Tata Sons chairman Chandrasekaran for hybrid model of work, 'a third place'

Tata Sons Chairman Natarajan Chandrasekaran | Photo: Bloomberg
The pandemic has changed the nature of work, accelerating the adoption of digital technologies by at least a decade and ushering in a hybrid model where work extends beyond offices and engages more women, Tata Sons Pvt Chairman Natarajan Chandrasekaran said.

While the office remains a critical hub and staff will gradually return, the world won’t return to its pre-Covid norm, Chandrasekaran, head of India’s biggest private-sector employer, said during the Qatar Economic Forum on Tuesday. The Indian executive, joined by fellow employers such as Iwg Plc Chief Executive Officer Mark Dixon, said workplaces will benefit from allowing staff greater leeway with the help of technology.

When the pandemic hit India in early 2020, the 150-year-old steel-to-airlines conglomerate scrambled to adapt to lockdown restrictions. At Tata Consultancy Services Ltd. -- its largest company by employee numbers and profitability -- nearly half a million workers began working from home within weeks, continuing to deliver software projects and support to Wall Street banks, retailers and airlines.

Tata Consultancy declared early on it expects only a fourth of its workforce to be in the office on any given day by 2025. Yet many of its employees asked for a return to the office. Companies will have to adopt a model somewhere in-between, Chandrasekaran said during a session about the future of work.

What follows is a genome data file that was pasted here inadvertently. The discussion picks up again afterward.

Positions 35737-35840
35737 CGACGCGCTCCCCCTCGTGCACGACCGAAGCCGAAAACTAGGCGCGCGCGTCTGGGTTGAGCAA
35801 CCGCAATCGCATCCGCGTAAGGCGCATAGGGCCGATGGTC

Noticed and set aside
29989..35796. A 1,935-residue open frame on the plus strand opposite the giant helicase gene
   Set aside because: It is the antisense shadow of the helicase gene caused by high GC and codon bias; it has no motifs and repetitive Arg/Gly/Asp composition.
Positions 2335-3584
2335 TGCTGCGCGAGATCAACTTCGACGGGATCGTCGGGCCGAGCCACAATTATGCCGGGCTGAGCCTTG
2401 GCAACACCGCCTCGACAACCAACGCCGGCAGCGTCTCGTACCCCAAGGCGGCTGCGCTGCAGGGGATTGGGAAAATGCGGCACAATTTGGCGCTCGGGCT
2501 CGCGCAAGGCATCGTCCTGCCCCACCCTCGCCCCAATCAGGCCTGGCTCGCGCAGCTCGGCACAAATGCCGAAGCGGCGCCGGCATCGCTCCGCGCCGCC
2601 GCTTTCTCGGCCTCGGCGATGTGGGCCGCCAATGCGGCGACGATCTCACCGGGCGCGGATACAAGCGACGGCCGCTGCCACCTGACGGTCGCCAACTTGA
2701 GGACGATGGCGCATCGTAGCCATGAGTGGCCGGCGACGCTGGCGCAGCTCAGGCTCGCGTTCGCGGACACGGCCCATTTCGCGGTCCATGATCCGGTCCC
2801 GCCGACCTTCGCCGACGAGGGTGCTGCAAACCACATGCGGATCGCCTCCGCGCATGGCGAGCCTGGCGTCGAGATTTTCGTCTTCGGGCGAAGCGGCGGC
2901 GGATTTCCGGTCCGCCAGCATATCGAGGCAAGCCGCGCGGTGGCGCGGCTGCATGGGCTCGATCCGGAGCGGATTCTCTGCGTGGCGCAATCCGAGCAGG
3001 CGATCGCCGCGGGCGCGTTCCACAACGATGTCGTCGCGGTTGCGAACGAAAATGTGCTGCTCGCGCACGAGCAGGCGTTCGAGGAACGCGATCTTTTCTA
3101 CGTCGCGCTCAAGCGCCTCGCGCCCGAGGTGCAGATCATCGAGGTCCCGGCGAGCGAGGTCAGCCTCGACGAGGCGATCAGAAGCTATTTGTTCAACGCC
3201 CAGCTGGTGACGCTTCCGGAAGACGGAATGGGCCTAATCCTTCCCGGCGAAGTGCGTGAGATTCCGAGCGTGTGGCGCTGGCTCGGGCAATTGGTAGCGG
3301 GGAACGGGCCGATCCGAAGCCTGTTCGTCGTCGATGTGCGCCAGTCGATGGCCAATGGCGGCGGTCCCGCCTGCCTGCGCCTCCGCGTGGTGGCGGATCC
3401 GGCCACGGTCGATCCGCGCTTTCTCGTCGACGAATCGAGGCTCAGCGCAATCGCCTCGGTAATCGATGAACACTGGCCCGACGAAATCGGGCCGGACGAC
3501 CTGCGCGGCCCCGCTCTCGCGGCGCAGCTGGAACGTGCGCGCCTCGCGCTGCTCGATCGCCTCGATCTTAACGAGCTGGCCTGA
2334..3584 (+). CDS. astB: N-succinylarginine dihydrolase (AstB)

“If the hybrid model has to work, let’s not think of it as only office and home,” he said. “There’s going to be a concept of a third place. I call it a ‘third place,’ you may want to call it a satellite office.”

In India’s case, it could also see improved workplace diversity, another positive outcome of a hybrid model, Chandrasekaran said.

“Only 23 per cent of women who could be potentially working are in the workforce because issues like commuting, the lack of social infrastructure like child care,” he said. “We should not miss this opportunity, it is not just good for GDP and growth, but also it is the right thing to do.”



Dear Reader,


Business Standard has always strived hard to provide up-to-date information and commentary on developments that are of interest to you and have wider political and economic implications for the country and the world. Your encouragement and constant feedback on how to improve our offering have only made our resolve and commitment to these ideals stronger. Even during these difficult times arising out of Covid-19, we continue to remain committed to keeping you informed and updated with credible news, authoritative views and incisive commentary on topical issues of relevance.

We, however, have a request.

As we battle the economic impact of the pandemic, we need your support even more, so that we can continue to offer you more quality content. Our subscription model has seen an encouraging response from many of you, who have subscribed to our online content. More subscription to our online content can only help us achieve the goals of offering you even better and more relevant content. We believe in free, fair and credible journalism. Your support through more subscriptions can help us practise the journalism to which we are committed.

Support quality journalism and subscribe to Business Standard.

Digital Editor

Business Standard is now on Telegram.
For insightful reports and views on business, markets, politics and other issues, subscribe to our official Telegram channel